Why Linux still 'sucks'

Over the past few months I've been getting increasing amounts of feedback from people who have expressed an interest in Linux, taken the operating system for a test drive, but who then decided that it's not for them. Here I'm going to share with you some of that feedback.

Over the past few months I've been getting increasing amounts of feedback from people who have expressed an interest in Linux, taken the operating system for a test drive, but who then decided that it's not for them. Here I'm going to share with you some of that feedback.

How times have changed. Wind the clock back a few years and people who were willing to take a Linux distro for a spin were few and far between. Nowadays, partly down to how easy it is to try a Linux distro (download the ISO file, burn a disc and boot up off of it) and partly thanks to the recession, people do seem to be taking the time to try out this operating system.

As someone who writes a fair bit about Linux, I get a lot of feedback from users. I also seem to get more than my fair share of people venting their frustrations at me, partly in hope that I'll help them, and partly because they just feel they want to vent at someone.

So, what I've done here is gone through the Linux-related emails I've received over the past few months and distilled the feedback down into the most common reasons why people end up feeling that Linux sucks.

  • No gaming support This is the number one complaint. Here people are usually talking about their existing library of Windows games, but a related complaint is that new games don't support the OS.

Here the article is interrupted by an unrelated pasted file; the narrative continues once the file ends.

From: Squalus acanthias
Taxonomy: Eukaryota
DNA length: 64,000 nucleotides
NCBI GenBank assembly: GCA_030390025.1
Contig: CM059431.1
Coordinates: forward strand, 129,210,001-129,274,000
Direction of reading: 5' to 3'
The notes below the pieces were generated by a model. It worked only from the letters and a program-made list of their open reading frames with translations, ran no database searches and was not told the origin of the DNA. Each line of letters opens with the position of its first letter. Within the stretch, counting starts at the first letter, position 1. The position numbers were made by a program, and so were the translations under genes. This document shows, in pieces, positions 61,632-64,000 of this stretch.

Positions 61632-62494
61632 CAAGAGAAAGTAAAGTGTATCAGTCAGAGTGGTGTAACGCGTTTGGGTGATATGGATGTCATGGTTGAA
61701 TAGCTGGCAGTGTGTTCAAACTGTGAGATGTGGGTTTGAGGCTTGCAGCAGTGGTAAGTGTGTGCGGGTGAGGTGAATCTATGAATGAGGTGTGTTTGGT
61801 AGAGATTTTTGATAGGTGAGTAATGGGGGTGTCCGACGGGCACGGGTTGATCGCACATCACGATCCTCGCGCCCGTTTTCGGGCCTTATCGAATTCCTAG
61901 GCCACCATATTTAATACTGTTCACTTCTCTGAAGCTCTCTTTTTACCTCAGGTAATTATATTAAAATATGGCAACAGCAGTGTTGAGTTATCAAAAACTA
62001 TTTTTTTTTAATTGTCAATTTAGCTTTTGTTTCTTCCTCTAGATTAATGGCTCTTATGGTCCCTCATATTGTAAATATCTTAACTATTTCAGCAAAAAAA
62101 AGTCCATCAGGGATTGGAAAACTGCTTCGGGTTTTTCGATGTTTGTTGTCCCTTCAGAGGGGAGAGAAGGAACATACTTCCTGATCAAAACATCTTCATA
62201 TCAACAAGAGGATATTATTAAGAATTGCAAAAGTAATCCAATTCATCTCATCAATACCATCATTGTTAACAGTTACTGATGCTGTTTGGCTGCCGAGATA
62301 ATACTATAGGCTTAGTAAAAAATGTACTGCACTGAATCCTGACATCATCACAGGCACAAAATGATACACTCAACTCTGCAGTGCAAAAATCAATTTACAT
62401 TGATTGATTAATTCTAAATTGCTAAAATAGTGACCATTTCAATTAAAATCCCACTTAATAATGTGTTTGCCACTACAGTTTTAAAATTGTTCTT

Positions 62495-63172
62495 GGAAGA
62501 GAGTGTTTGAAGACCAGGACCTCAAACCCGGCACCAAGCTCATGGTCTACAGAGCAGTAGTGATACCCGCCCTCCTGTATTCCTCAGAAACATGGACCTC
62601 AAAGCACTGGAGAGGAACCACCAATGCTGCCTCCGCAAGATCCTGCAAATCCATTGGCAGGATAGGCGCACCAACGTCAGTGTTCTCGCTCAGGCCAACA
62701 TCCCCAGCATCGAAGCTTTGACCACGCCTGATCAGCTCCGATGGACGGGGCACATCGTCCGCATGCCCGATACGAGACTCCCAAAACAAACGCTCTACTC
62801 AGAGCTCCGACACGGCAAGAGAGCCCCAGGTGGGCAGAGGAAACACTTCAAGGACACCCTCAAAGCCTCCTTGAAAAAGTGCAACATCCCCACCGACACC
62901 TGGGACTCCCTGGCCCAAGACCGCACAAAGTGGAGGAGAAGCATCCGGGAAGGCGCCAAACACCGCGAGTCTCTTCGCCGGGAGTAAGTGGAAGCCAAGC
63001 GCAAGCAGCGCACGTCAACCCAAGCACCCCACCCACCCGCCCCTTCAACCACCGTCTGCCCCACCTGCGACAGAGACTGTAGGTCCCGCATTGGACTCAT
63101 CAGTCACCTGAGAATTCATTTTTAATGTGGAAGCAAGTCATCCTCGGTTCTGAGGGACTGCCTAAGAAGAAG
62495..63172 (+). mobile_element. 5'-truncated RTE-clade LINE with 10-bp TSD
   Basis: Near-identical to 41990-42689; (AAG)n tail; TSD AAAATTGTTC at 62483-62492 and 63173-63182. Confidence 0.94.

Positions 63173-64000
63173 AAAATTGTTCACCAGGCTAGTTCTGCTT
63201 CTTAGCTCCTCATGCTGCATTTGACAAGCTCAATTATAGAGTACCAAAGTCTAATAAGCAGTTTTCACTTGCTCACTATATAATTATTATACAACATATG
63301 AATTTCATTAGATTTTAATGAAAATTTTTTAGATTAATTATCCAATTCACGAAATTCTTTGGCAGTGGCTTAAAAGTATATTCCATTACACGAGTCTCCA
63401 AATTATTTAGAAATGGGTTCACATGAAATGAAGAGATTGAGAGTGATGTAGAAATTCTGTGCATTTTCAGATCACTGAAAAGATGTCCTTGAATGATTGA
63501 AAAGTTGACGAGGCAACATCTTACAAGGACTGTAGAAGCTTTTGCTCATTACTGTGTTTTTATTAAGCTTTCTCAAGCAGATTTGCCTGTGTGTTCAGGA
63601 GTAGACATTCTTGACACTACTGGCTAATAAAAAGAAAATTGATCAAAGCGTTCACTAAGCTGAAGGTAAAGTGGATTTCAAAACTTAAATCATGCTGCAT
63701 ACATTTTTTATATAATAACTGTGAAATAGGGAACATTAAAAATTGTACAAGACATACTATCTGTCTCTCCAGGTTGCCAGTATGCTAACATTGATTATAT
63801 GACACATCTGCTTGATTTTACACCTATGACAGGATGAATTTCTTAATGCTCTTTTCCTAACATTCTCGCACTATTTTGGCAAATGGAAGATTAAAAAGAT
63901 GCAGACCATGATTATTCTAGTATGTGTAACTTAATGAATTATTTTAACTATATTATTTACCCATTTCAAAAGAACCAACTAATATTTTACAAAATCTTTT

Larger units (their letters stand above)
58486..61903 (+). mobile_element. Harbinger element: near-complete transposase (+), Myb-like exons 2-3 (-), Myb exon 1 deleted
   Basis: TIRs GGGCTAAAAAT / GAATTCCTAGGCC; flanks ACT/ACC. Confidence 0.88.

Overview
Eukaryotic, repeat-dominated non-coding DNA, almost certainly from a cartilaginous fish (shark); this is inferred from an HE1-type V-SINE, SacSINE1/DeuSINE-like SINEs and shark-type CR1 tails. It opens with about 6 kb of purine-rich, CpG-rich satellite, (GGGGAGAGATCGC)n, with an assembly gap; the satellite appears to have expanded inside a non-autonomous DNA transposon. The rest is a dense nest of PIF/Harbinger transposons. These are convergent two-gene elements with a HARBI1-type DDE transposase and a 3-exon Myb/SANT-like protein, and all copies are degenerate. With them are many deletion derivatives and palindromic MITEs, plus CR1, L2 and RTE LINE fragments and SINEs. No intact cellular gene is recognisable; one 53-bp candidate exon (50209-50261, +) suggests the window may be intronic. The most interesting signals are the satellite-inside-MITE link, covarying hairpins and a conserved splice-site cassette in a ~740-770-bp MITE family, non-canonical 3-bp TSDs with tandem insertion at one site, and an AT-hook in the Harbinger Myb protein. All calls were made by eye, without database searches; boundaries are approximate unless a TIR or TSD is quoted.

• Little/no OEM support Second most popular reason why people think Linux 'sucks.' How many Windows users are there who would have trouble setting up their PC if it arrived at their home totally blank? A lot. Being able to buy a computer that's pre set up with Windows (or Mac) is a massively strong selling point that simply shouldn't be overlooked. The hurdle of having to set up Linux on a system is too much for many to handle.
  • No iPod support This is changing, but for now, it's a big sticking point.
  • No migration tool For most people, there's nothing scarier than starting from a blank slate.
  • Driver/hardware confusion Upgrading to a free OS like Linux is great, but if you have to buy new hardware, or run into problems getting your existing hardware to work, it's better to stick with what you know. Also, the fact that there's no such thing as a "works with Linux" logo for new hardware means that people who might like to upgrade feel totally in the dark as to what future hardware they could buy.
  • Free tech support dries up There are a lot of people out there who are only able to keep their PCs running thanks to the kindness (and tech know-how) of others. Switching from an OS that has +90% dominance to one that has a 1% usage share means that much of those support avenues dry up. Note: This used to be an issue for people wanting to switch to Mac too.
  • Confusion about distro differences What makes one distro different to another? Since price isn't there to help people decide (as it is with different editions of Windows), it's difficult for people to understand the why there are so many distros, and what the differences between them actually are.

The good news is that people are increasingly aware and interested in Linux. The bad news is that there are still a number of big obstacles preventing people from being able to switch to the OS.

Side note: Recently I've started pointing people to Linux Mint rather than Ubuntu, and I'm getting the overwhelming impression that newbies are happier with this distro than they are with Ubuntu. Desipte this switch though, most of the issues that people have raised apply across the board, no matter what the distro.